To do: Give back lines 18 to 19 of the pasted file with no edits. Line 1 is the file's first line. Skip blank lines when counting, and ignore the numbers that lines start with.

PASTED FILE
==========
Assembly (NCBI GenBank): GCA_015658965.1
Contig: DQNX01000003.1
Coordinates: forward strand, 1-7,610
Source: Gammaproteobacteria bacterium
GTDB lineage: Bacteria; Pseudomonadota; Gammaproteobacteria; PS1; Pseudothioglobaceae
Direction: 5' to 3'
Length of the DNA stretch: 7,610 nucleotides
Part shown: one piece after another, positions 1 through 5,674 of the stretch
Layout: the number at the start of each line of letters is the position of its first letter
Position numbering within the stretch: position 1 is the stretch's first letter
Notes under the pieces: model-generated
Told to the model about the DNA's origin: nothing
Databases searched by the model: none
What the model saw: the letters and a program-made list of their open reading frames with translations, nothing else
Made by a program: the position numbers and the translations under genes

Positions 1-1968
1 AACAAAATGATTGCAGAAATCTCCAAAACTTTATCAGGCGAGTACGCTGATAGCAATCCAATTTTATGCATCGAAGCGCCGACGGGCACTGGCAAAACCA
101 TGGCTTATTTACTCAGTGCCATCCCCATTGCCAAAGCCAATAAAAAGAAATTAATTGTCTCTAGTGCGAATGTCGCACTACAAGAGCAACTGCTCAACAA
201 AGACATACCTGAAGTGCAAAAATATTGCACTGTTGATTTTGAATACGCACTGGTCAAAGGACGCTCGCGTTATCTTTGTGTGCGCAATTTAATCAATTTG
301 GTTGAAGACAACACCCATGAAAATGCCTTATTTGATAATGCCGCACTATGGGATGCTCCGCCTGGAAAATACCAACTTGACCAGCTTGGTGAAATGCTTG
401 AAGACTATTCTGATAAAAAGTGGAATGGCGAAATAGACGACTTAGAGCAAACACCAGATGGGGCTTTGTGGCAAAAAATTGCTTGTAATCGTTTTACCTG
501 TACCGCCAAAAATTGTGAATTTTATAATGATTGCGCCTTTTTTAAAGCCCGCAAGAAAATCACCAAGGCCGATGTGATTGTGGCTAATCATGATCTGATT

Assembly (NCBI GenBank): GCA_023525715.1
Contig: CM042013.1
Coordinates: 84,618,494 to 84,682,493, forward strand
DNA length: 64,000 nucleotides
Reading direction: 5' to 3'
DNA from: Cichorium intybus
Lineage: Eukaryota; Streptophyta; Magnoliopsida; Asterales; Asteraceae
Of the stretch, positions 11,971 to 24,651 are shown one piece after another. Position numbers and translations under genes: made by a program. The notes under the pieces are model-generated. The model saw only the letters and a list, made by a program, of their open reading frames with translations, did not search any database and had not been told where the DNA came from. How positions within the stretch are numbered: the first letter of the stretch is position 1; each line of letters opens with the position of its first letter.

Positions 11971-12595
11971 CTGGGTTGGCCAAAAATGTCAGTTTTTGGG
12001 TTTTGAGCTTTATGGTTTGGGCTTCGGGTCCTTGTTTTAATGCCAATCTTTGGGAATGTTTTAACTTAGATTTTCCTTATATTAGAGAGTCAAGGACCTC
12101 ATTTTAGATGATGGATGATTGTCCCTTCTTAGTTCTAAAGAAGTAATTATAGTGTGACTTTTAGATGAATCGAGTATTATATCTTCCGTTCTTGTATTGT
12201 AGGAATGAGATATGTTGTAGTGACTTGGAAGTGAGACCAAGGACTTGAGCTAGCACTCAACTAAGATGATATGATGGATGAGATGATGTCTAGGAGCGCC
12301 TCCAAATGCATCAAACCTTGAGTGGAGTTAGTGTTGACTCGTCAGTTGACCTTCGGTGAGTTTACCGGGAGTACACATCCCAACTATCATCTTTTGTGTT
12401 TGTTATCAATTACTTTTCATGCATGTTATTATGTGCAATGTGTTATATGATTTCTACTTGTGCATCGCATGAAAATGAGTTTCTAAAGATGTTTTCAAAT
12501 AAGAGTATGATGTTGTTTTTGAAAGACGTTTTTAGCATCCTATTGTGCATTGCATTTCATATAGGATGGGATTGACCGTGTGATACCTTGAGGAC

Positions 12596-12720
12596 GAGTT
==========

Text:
101 TGGCTTATTTACTCAGTGCCATCCCCATTGCCAAAGCCAATAAAAAGAAATTAATTGTCTCTAGTGCGAATGTCGCACTACAAGAGCAACTGCTCAACAA
201 AGACATACCTGAAGTGCAAAAATATTGCACTGTTGATTTTGAATACGCACTGGTCAAAGGACGCTCGCGTTATCTTTGTGTGCGCAATTTAATCAATTTG